- I know you don’t want to [go for a walk/run/come to the cinema] but you might enjoy it, so let’s do it? And I’d like to do it so please come with me!
Here are some things that are usually not good things to say:
- You can’t sit around like this – you have to take control
- It’s just in your mind
- Come on, of course you can do it
- Yes, I understand exactly how you feel. (*Unless you’ve actually suffered the same problem, you don’t know how they feel. It’s good to say that you can see that they’re hurting, but not to seem as though you feel or have felt the same.)
To support a friend with mental illness, you’ll need to avoid trivialising it, so avoid making it sound as though there’s an easy cure. “Yeah, I was feeling really low last week, too” is also not helpful to someone who feels that a heavy black cloud is surrounding them and sucking all the joy from their life.
“How can I manage my social media when my friend is in contact with me too much?”
This is a very modern problem. Your friend is at home, feeling down, and likely to be messaging you over and over. You want a break. You could say that you’re busy doing homework or whatever and you can’t talk to them, but if you’re on social media at any point with your other friends, they will know. People who are ill can seem very selfish but, again, it’s not their fault as they just aren’t seeing things in a healthy way.
So, you could say, “Hey, you know I’m your friend and I’m there for you but I’ve have things to deal with myself.” It’s ok to be firm.
“I’m worried my friend may harm themselves.”
This could either be in the sense of self-harm or in the sense of making a suicide attempt. If you think your friend might be about to harm themselves in any way, you need to talk to another adult. Ideally, talk to your own parents.
Should you tell your friend you are speaking to someone else? If you can, yes. “I’m so worried and I don’t have the knowledge to know how to help you so we have to get an adult involved. Will you tell [whatever adult] or can I tell my parents?” An adult will know what to do.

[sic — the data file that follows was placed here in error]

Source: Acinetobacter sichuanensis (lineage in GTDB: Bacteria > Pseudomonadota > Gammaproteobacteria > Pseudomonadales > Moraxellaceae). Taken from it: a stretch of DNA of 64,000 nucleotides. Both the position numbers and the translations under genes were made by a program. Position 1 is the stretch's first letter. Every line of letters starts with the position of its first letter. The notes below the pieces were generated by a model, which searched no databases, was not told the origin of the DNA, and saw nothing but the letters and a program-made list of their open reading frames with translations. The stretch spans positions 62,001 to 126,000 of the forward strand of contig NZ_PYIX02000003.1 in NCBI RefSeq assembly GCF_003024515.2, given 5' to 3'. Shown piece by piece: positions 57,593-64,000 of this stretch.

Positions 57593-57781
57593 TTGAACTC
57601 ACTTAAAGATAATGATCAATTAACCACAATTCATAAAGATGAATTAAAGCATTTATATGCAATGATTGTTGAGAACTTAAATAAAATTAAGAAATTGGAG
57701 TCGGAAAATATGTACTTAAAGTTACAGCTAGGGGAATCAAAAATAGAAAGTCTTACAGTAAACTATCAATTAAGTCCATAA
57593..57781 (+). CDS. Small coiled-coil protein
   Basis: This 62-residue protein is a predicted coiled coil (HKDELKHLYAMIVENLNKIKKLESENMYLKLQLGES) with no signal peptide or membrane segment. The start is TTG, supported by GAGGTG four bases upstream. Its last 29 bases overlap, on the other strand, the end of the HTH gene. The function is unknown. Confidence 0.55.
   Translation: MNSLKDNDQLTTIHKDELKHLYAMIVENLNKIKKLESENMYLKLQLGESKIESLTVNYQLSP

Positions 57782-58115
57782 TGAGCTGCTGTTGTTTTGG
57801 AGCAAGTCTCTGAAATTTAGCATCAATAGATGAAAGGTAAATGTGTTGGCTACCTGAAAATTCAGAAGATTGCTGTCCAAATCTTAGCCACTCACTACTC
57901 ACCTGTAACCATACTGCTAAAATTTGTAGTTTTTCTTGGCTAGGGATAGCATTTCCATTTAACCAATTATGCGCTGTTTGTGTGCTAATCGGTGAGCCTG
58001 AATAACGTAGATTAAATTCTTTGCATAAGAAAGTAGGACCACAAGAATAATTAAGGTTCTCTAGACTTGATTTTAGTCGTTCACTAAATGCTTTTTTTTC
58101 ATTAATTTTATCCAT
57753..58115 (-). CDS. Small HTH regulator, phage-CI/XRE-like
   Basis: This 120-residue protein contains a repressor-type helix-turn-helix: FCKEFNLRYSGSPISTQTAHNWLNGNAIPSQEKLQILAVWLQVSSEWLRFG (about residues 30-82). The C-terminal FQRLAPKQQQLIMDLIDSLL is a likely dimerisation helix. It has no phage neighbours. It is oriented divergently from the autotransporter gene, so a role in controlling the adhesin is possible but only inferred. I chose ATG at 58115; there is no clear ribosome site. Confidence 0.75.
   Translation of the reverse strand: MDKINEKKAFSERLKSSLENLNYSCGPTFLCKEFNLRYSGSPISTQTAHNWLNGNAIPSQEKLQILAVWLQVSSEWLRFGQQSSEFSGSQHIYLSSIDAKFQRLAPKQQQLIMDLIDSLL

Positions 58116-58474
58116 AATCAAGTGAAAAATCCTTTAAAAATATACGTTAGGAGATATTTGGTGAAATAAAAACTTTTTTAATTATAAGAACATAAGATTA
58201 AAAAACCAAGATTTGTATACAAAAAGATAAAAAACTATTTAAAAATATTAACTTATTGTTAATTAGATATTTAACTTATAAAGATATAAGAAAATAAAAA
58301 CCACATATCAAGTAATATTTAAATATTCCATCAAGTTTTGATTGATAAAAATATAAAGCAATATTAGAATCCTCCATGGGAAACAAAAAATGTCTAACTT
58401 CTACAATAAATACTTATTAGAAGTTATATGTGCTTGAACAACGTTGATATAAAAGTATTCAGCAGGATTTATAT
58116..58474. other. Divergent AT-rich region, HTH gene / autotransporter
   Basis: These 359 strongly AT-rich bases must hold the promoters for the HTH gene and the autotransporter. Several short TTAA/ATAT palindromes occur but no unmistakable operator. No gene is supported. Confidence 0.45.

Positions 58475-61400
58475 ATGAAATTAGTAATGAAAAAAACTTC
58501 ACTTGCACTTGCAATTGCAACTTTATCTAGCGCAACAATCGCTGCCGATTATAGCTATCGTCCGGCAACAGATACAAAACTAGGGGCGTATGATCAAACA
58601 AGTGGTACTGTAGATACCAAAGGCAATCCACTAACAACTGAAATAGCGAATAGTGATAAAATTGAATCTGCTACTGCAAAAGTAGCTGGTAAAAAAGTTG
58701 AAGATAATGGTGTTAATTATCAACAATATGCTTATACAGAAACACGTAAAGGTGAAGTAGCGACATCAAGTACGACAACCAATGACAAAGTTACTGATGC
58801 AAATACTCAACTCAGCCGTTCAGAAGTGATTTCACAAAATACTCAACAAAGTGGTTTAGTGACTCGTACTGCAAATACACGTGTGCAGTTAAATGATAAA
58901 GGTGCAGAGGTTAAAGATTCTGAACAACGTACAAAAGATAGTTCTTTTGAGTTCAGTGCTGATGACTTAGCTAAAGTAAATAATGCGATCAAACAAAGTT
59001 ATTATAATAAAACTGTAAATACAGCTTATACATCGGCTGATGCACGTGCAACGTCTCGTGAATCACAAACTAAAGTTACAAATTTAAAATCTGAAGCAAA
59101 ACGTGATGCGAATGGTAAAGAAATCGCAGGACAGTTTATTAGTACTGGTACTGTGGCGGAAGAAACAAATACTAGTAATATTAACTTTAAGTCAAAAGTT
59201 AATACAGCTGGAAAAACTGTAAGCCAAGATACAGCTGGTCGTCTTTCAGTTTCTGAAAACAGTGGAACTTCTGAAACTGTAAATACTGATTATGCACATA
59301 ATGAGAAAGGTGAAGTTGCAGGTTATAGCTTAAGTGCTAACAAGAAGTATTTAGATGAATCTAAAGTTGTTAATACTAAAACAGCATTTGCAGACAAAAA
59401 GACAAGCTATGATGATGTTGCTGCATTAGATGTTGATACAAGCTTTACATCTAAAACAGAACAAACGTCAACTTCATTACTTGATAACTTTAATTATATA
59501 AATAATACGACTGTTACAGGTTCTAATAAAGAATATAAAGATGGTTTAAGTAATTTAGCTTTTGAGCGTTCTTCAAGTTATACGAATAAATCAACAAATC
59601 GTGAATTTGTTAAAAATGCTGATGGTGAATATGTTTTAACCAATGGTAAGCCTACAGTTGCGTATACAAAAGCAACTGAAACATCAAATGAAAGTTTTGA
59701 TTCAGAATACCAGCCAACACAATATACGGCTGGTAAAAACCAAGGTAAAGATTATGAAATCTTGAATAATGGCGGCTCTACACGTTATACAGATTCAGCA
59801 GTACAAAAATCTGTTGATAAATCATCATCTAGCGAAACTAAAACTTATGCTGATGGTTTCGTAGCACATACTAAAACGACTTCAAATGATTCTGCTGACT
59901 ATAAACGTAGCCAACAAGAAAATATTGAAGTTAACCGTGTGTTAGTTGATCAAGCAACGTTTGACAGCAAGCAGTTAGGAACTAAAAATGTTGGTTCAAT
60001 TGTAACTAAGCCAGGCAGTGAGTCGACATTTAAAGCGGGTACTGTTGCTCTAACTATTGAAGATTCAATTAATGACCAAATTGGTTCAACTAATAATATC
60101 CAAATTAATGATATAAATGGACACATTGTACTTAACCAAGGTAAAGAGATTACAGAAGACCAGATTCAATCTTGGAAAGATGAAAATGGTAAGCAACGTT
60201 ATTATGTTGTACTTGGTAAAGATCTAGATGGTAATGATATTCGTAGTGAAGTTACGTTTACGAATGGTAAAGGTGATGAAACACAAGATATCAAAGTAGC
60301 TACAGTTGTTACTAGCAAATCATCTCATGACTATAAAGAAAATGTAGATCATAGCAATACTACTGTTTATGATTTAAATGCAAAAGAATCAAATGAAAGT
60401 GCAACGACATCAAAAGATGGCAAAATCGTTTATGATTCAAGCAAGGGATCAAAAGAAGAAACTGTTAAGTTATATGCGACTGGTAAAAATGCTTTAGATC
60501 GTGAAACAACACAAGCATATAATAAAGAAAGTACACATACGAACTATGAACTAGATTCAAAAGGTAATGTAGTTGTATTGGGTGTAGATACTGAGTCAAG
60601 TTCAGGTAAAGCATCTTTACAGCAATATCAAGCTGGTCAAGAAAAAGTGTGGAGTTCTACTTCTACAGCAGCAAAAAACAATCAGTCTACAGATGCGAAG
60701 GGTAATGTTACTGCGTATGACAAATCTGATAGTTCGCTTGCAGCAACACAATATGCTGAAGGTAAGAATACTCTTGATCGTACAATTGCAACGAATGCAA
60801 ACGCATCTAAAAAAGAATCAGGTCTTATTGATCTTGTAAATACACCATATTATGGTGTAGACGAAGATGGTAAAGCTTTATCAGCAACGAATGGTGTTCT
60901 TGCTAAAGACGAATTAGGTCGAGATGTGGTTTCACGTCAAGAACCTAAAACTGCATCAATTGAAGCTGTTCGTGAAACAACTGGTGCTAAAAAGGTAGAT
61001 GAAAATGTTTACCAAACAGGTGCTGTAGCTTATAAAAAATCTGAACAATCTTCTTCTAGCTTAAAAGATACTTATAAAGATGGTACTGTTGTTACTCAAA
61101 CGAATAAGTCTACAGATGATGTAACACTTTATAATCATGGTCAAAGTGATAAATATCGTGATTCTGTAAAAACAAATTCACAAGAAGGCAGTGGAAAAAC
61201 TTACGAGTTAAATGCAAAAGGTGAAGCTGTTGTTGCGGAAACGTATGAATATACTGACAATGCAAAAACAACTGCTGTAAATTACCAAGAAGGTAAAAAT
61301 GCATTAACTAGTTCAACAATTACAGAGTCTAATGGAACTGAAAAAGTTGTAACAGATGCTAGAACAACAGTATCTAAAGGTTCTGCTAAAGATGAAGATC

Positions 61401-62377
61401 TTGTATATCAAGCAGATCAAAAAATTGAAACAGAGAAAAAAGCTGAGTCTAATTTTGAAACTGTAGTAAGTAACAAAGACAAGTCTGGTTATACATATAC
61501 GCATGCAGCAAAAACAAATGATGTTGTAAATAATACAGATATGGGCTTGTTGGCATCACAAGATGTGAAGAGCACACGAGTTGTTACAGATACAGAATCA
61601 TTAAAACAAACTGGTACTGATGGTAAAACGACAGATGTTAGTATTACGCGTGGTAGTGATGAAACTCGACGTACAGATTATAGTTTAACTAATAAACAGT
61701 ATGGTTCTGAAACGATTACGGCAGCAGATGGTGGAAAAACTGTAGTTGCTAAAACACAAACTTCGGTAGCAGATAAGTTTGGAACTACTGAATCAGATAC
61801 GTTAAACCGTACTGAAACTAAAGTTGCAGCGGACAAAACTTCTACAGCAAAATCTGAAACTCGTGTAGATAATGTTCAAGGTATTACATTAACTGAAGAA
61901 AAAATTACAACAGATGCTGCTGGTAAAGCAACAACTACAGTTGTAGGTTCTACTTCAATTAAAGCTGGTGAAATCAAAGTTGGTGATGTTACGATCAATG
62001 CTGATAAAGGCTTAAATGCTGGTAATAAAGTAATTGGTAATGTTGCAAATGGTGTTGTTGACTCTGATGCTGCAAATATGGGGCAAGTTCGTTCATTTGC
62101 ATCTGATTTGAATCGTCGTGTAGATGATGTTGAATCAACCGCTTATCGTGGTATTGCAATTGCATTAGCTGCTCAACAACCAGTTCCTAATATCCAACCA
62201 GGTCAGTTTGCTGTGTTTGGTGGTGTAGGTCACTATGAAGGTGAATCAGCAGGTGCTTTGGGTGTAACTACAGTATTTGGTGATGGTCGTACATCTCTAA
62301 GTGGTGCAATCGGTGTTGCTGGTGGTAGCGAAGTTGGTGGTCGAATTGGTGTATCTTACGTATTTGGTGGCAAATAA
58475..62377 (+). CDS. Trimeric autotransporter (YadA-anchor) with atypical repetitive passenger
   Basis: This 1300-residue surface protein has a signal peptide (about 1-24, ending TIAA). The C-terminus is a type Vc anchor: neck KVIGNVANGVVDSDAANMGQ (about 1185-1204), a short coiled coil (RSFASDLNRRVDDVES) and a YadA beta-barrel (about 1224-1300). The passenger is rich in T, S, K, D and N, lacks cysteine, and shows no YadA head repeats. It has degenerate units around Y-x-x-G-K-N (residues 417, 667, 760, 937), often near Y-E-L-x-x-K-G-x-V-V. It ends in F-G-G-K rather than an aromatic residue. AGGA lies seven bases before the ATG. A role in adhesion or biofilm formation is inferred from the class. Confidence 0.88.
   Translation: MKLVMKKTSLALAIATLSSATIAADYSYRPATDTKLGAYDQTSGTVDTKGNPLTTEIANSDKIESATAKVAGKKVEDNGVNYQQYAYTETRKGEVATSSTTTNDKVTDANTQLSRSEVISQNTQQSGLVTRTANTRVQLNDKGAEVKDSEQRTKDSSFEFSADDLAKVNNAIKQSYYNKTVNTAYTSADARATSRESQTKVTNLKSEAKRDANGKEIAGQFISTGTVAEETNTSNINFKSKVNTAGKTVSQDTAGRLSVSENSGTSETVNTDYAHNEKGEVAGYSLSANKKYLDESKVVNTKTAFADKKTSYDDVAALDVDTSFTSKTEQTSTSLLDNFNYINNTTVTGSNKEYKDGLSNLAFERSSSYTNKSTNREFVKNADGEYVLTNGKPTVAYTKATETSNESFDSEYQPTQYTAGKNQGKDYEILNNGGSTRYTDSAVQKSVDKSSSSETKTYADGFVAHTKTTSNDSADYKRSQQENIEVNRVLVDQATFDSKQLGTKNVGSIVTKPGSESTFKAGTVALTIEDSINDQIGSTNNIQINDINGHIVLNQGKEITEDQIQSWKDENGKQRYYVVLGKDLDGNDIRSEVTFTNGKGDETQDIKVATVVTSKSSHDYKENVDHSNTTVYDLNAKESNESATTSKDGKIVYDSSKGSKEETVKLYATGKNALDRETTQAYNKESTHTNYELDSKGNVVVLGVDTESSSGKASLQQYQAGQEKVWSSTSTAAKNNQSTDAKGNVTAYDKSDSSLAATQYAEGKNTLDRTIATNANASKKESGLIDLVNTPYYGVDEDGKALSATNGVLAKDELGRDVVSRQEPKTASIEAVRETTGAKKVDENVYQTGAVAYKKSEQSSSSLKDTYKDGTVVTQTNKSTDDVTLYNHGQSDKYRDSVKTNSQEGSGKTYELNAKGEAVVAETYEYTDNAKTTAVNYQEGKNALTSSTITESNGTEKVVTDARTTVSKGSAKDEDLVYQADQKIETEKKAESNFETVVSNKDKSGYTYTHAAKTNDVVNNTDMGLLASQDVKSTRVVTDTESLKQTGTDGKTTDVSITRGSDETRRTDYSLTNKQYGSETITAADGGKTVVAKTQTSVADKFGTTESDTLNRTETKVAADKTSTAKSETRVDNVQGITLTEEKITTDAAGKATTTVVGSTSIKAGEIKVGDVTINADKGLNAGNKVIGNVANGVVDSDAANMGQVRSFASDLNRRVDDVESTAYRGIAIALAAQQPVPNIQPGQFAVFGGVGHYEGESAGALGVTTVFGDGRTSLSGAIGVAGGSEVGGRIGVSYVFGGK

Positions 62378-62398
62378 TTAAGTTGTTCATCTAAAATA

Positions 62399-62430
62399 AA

If your friend has mentioned taking their own life, don’t wonder about whether they mean it or not: tell them to get help straightaway and, if they won’t, that you will have to tell someone.
“My friend hasn’t been diagnosed with anything yet but I’m worried about him/her”
The key is to get your friend to talk to an adult. They may not want to talk to their parents – that’s ok as they could go to a teacher, their own GP, a school counsellor, or an adult friend of the family. It is essential that they do tell someone, because help is out there and can be very effective.
One of the things about depression is that the person doesn’t feel like doing anything. Everything is a huge effort. But there are things which, if they do them, may well raise their spirits at least for a short while (though not actually cure the illness). You could suggest things that you know your friend used to like doing:
- Anything involving fresh air and exercise
- Anything which can take the mind off negative thoughts – such as watching a comedy show
- Something that involves concentration, such as baking
- Anything new – a new hobby or activity
Try to be sensitive to what sort of activities your friend would actually like, rather than things you think would be good for them.
Finally, well done for being a good person and doing your best to help a friend in need. No one can ask more.